The human pharmacokinetic literature was surveyed to tabulate the steady state and equilibrium volume of distribution of the solutes mannitol, EDTA, morphine-6-glucuronide, morphine-3-glucuronide, inulin and β-lactam antibiotics with a range of protein binding (amoxicillin, piperacillin, cefatrizine, ceforanide, flucloxacillin, dicloxacillin). A PBPK data set was developed for extracellular solutes based on the literature for interstitial organ volumes. The program PKQuest was used to generate the PBPK model predictions. The pharmacokinetics of the protein (albumin) bound β-lactam antibiotics were characterized by two parameters: 1) the free fraction of the solute in plasma; 2) the interstitial albumin concentration. A new approach to estimating the capillary permeability is described, based on the pharmacokinetics of the highly protein bound antibiotics.
Results
About 42% of the total body water is extracellular. There is a large variation in the organ distribution of this water – varying from about 13% of total tissue water for skeletal muscle, up to 70% for skin and connective tissue. The weakly bound antibiotics have flow limited capillary-tissue exchange kinetics. The highly protein bound antibiotics have a significant capillary permeability limitation. The experimental pharmacokinetics of the 11 solutes is well described using the new PBPK data set and PKQuest.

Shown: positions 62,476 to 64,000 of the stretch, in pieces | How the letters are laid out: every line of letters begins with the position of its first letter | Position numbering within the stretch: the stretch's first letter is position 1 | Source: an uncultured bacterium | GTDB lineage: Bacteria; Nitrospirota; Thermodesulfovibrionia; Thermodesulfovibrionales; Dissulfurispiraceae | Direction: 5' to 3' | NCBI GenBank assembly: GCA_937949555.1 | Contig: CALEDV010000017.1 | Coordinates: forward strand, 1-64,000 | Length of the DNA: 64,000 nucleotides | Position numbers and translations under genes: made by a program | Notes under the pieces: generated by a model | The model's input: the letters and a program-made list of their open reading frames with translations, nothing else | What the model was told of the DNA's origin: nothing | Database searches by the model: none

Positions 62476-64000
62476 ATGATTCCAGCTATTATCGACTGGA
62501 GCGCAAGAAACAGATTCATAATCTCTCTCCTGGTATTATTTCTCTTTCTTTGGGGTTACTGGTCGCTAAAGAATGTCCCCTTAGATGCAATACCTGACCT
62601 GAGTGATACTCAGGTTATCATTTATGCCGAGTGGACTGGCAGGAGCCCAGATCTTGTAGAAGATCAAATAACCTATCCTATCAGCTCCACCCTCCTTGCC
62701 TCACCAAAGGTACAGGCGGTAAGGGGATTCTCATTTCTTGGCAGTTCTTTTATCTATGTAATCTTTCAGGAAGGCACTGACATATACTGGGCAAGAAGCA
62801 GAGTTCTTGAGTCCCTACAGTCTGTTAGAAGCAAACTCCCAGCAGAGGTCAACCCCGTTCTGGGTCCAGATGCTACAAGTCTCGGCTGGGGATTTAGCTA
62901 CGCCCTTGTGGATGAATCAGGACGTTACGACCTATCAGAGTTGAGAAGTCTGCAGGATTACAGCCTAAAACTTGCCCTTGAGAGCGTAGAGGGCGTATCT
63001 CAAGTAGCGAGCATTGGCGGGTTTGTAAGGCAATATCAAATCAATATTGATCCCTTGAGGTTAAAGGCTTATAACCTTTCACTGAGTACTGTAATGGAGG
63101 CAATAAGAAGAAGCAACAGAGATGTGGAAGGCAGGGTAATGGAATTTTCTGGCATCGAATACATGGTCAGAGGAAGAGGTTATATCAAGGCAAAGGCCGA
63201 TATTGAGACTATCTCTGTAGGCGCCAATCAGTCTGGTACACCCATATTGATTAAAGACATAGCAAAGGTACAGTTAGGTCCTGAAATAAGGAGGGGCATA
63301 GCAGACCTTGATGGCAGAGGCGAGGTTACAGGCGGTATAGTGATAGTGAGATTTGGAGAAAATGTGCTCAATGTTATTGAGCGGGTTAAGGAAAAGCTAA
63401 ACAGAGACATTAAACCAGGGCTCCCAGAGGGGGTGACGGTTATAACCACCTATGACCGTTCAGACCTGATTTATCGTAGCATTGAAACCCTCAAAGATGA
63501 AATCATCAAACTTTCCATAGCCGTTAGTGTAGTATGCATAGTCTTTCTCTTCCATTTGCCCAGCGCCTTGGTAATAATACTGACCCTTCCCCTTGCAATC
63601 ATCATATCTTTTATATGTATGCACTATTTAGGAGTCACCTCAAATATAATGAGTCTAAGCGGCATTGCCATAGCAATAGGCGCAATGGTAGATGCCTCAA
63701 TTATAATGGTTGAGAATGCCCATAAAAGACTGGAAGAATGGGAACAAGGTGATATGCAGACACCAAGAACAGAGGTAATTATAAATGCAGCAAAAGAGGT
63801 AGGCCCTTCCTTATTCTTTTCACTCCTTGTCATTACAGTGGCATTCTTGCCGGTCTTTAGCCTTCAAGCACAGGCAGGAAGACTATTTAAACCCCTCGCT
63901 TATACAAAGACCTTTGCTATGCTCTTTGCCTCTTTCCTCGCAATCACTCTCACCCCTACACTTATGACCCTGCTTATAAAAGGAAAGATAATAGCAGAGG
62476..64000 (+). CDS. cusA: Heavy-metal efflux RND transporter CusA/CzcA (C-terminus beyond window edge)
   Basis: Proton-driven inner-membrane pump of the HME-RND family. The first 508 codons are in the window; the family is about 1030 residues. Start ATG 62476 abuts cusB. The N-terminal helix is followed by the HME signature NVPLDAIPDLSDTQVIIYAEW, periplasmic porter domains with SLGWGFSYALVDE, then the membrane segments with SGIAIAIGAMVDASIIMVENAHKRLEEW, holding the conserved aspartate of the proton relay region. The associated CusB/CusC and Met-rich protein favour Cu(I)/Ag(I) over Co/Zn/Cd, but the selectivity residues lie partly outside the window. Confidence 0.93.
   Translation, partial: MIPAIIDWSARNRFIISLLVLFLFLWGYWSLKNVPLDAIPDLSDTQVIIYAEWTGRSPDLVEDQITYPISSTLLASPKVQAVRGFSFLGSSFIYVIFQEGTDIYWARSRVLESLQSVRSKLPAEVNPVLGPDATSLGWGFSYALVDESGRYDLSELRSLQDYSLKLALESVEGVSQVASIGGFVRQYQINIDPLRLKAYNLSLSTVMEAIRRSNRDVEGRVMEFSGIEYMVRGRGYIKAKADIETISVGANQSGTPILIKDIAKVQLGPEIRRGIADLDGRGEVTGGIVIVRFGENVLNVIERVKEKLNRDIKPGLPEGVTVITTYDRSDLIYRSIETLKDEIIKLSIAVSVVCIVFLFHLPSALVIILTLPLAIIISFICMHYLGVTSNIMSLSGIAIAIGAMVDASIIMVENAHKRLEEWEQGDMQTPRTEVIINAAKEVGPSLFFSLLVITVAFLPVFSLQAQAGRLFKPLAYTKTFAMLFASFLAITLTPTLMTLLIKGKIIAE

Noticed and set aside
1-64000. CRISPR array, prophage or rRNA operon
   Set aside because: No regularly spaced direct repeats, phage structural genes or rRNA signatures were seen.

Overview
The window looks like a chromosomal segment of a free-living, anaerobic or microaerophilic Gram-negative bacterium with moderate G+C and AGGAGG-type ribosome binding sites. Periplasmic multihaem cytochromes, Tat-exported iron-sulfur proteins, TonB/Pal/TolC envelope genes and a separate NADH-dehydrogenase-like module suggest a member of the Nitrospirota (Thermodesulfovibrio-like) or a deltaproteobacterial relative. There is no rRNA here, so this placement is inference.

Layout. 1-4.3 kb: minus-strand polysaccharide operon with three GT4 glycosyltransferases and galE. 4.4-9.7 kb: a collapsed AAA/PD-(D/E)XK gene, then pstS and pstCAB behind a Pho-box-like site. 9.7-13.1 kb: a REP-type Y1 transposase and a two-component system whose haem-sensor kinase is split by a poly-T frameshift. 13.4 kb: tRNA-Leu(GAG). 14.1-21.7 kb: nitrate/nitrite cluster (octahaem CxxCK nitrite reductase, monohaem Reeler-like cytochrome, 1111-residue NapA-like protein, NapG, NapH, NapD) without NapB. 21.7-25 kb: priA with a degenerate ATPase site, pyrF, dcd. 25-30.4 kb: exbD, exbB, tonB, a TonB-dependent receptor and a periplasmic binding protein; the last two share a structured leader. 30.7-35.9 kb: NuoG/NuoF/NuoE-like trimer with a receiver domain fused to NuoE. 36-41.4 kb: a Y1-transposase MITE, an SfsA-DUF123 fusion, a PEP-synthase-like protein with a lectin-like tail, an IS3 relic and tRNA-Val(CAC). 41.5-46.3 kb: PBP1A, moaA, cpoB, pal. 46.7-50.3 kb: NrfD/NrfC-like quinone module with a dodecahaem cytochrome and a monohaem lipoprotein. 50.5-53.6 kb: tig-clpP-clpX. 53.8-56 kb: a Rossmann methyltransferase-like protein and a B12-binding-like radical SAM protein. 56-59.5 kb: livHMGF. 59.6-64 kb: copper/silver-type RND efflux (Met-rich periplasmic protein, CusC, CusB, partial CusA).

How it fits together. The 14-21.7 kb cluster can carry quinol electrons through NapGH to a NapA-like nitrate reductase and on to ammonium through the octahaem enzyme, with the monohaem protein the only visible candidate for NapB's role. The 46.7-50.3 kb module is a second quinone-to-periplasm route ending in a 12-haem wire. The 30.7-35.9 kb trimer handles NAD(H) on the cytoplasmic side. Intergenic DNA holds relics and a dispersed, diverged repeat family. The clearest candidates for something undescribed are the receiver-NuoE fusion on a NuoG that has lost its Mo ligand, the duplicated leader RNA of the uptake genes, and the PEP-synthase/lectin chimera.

Conclusions
Only one adjustable parameter (systemic clearance) is required to completely characterize the PBPK for these extracellular solutes. Knowledge of just this systemic clearance allows one to predict the complete time course of the absolute drug concentrations in the major organs. PKQuest is freely available .
doi:10.1186/1472-6904-3-3
PMCID: PMC194216  PMID: 12890292
3.  Piperacillin induced bone marrow suppression: a case report 
Background
Piperacillin (and piperacillin/tazobactam) is a commonly prescribed antibiotic and is generally considered safe. We report a case of piperacillin induced bone marrow suppression.
Case presentation